Training Mode for the Soul
Boys’ manga battle stories often use combinations of common narrative patterns to get to the action: you have a young, spunky protagonist who stumbles into a world of people who are really good at [activity], where nothing matters but [activity], and while the protagonist knows nothing about [activity] they are placed in a position where they must be the best at [activity]. [Activity] invariably involves some kind of arcane skill mastery that is tested in head-to-head competition, and as the story creates opportunities for the protagonist and their assorted friends, foils, rivals, etc. to find themselves in an escalating series of clashes, you get to see these characters tackle challenges, deal with setbacks, find their inner strength and creativity, overcome personal traumas, and inevitably make friends of enemies, all while saving the world or racing cars on mountains or playing basketball or whatever.
This kind of narrative comes easily to most competitive activities, especially one-on-one competitions, but it feels different when you’re the one cursing yourself for your inability to perform a basic technique instead of watching Naruto struggle to do the same. Shonen manga is great for inspiring us; Israel Adesanya, the current UFC middleweight champion, has gone on at length about how much he loves Rock Lee. But fighting games just give us the activity to test us, and little else to help us understand how to tackle them. For that, we need to look elsewhere. A football is just a football, not a coach.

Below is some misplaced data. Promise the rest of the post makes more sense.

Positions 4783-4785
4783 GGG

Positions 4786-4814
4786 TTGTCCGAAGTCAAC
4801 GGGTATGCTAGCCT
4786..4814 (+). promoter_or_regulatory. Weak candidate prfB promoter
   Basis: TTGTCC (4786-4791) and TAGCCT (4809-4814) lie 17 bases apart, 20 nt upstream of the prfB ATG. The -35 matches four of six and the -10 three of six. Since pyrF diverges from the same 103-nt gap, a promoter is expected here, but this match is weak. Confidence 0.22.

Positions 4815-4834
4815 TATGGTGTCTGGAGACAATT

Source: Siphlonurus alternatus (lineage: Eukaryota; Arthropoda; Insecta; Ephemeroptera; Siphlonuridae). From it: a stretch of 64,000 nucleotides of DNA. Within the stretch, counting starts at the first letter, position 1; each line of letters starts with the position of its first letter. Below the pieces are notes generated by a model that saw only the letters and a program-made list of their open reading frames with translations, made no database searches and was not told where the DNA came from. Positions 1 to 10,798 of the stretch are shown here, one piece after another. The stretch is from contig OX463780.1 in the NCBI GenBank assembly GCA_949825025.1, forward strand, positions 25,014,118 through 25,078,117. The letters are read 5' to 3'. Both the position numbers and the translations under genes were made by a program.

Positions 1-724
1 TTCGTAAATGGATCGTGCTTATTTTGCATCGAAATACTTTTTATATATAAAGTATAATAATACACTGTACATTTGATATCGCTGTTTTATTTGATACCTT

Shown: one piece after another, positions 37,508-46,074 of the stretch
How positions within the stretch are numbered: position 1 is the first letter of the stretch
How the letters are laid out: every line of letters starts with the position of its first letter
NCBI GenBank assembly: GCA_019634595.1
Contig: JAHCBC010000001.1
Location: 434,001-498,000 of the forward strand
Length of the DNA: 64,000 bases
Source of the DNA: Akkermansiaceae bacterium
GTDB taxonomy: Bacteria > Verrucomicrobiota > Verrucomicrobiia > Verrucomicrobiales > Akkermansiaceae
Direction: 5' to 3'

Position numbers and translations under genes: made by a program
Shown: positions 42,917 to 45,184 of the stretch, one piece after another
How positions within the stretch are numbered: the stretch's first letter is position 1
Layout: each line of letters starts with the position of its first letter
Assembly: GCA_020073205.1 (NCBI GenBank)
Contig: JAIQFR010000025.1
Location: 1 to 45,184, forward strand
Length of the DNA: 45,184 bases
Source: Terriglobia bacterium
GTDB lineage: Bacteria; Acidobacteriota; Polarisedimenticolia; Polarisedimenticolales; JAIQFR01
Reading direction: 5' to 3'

When I say fighting games are hard, I mean it in the way that learning how to play a sport is hard. Fighting games will expose you to frustration and test your ability to manage your emotions, both in the moment and in the bigger picture. They will push you to dig deep and ask you how much you’re willing to do in service of getting something you want — whatever that is. They will push you up to where you feel like you’re at your limits and then ask you what you intend to do about them. They will put you into a social space where you are constantly drawing comparisons between yourself and others, and they will force you to deal with the often-uncomfortable experience of seeing your weaknesses exposed in real time by your peers in that space. They reveal to you, and others, the way you behave towards people who are stronger than you, and towards people who are weaker. And they show you how you go about tackling impossible, insurmountable challenges, through brute force or creativity, alone or with allies, with a calm heart or a chip on your shoulder, and a dozen other dimensions.